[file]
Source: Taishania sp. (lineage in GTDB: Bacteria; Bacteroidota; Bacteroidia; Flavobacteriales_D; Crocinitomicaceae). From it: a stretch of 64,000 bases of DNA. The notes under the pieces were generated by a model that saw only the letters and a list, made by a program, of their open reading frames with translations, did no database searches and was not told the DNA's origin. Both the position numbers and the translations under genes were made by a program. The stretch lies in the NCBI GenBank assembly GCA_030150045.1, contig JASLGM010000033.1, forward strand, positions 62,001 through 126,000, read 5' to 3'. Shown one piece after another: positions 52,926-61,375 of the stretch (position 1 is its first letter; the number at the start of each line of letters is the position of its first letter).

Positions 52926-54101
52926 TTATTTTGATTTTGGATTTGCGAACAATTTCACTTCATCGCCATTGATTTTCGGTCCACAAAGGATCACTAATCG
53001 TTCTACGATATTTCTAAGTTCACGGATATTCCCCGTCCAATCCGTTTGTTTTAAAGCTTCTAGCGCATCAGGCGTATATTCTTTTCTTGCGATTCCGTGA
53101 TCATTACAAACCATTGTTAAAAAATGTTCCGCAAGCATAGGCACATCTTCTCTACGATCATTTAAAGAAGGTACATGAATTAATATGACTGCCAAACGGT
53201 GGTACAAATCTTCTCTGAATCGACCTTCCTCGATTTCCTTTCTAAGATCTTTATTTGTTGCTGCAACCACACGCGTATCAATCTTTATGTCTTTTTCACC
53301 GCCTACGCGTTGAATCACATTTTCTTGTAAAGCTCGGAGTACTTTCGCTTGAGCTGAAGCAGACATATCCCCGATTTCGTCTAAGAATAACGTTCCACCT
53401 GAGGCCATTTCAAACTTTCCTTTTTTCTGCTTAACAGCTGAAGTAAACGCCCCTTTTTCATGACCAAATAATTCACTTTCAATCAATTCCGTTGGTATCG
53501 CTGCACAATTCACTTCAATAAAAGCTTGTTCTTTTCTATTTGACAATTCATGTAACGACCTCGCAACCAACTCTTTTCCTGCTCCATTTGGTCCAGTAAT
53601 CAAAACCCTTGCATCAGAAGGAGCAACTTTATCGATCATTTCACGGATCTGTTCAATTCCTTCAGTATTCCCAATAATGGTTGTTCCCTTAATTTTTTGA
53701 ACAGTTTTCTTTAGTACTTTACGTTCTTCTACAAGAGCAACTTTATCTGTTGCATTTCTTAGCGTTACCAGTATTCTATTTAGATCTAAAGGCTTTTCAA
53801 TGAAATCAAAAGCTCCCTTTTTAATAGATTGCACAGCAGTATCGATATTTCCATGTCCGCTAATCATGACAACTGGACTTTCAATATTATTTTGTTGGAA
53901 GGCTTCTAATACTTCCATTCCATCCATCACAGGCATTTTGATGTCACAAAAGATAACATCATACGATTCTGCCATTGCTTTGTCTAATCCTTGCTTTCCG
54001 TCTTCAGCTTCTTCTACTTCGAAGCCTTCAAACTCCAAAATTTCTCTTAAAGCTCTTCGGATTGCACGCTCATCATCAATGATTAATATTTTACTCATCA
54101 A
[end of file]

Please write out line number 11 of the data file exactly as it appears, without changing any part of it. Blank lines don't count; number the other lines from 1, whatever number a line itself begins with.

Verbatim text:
53701 ACAGTTTTCTTTAGTACTTTACGTTCTTCTACAAGAGCAACTTTATCTGTTGCATTTCTTAGCGTTACCAGTATTCTATTTAGATCTAAAGGCTTTTCAA